–This post is sponsored by Tract. All opinions are my own.

#tractapp


Jacqui Murray has been teaching K-18 technology for 30 years. She is the editor/author of over a hundred tech ed resources including a K-12 technology curriculum, K-8 keyboard curriculum, K-8 Digital Citizenship curriculum. She is an adjunct professor in tech ed, Master Teacher, webmaster for four blogs, an Amazon Vine Voice, CSTA presentation reviewer, freelance journalist on tech ed topics, contributor to NEA Today, and author of the tech thrillers, To Hunt a Sub and Twenty-four Days. You can find her resources at Structured Learning.

Tech to Help With Masks

The pandemic has changed teaching in many ways–remove vs. in-person vs. hybrid for one, the need for internet access in homes for another. Schools struggle to find the right technology to address these many changing needs. One that caught my eye was reported in The Dispatch–technology to address the sometimes garbled communication that results from speaking through masks. Here’s their interesting story:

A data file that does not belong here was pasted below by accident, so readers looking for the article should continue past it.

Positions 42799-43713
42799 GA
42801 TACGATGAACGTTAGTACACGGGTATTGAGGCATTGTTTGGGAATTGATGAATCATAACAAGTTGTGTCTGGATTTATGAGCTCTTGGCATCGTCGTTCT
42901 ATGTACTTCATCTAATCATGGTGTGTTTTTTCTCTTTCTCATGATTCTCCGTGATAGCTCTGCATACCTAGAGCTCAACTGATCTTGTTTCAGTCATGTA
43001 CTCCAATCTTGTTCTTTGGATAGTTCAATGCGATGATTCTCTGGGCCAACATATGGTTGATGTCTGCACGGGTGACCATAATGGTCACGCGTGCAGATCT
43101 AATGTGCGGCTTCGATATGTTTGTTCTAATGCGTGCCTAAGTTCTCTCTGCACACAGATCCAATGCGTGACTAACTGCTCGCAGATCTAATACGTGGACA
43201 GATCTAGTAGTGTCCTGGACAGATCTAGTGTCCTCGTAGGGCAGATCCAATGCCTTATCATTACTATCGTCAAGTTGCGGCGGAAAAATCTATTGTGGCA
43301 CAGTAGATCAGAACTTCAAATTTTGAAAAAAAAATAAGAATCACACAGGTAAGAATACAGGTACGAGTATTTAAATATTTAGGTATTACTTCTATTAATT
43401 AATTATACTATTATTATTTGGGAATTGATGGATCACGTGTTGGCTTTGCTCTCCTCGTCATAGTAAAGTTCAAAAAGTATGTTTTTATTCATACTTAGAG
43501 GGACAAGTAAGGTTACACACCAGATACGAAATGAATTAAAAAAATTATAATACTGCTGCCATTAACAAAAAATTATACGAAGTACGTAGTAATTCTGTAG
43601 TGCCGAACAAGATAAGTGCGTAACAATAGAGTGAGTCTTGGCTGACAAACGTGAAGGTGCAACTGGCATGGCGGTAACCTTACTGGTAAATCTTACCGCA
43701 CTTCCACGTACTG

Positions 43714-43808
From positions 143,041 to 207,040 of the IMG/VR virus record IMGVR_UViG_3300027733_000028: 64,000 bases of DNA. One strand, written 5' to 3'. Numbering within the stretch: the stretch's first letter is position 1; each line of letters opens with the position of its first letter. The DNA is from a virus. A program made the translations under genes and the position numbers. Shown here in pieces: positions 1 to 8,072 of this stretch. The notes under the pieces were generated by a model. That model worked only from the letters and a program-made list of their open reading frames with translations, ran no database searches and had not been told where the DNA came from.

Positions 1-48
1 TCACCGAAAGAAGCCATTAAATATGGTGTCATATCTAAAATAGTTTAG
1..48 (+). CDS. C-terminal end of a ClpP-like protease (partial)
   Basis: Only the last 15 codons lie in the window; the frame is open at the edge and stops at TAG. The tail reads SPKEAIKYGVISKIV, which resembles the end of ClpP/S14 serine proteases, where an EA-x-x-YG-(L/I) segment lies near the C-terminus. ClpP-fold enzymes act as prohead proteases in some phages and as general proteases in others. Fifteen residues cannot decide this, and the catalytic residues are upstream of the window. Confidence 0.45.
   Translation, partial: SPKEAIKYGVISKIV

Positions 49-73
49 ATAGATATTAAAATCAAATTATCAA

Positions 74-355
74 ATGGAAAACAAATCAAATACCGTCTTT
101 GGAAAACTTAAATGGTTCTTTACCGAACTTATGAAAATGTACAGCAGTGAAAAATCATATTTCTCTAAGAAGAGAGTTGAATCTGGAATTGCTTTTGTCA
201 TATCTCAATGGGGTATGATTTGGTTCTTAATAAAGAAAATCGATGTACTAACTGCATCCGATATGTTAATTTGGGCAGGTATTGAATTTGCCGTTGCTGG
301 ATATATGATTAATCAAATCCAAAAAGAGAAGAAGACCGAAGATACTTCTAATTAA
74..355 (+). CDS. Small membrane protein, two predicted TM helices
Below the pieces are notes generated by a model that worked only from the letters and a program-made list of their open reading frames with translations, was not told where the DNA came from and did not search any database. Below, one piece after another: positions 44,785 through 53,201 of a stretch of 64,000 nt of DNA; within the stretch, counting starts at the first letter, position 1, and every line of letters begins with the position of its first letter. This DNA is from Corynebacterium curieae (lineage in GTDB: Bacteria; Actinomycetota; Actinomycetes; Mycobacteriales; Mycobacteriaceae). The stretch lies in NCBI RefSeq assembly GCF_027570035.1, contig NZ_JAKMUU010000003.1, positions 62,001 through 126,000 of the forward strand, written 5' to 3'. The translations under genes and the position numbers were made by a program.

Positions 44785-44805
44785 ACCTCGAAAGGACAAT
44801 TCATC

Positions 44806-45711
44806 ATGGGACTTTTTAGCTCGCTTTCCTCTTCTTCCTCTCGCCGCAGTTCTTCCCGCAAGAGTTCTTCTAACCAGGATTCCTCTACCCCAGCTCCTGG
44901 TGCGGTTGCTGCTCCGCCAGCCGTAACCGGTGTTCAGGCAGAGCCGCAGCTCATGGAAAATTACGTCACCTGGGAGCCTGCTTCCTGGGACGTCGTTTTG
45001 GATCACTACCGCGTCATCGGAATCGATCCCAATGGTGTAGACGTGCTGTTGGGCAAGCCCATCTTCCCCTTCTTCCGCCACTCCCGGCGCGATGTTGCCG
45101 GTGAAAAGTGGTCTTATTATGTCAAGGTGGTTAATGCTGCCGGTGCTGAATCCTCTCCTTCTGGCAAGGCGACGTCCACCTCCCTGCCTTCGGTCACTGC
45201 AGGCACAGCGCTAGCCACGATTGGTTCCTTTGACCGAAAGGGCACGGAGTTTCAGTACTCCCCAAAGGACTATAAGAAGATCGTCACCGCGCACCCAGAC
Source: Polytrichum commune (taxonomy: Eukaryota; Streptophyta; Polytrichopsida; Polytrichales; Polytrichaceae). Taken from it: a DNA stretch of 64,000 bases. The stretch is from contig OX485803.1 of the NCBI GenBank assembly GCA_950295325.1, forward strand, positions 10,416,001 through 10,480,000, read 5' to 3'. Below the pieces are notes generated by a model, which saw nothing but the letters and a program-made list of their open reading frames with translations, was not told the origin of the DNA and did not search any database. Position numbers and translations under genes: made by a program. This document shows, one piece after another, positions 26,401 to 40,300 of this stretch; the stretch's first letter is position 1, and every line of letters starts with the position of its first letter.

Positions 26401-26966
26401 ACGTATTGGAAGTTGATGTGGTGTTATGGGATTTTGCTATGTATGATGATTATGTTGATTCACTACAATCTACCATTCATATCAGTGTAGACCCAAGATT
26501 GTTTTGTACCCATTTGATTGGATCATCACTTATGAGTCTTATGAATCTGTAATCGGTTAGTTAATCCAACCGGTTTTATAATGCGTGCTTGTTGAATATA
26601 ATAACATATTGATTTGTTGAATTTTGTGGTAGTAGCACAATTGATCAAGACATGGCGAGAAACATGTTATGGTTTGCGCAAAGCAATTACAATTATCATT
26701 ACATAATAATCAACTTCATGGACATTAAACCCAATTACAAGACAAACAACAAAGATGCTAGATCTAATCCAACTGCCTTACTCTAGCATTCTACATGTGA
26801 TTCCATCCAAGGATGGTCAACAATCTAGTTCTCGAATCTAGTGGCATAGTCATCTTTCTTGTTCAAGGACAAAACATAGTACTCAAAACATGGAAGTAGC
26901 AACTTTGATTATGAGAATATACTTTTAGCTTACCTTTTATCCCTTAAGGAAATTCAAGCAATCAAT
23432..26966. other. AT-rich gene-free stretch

New tech installed at SOCSD helps with teaching through masks

Starkville High School student Peyton Willoughby sat in his 10th grade English class Thursday not worried about struggling to hear his teacher because of new technology installed in the classroom.

As his teacher discussed poems and literary elements, information flowed throughout speakers across the entire room, giving Willoughby the assurance that he was obtaining all of the necessary material.

“For me, I really love (this new technology),” Willoughby said. “I think it’s absolutely amazing because the teacher can be up and vocal and moving around while still maintaining that audibility … it makes the teaching much more engaging and more enjoyable.”

Read on…

For more about teaching through COVID, here are a few more articles:

Teaching During COVID-19

Teaching Online During COVID-19

8 Ways Parents and Teachers Support Remote Teaching


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How Tech-savvy Teachers Do It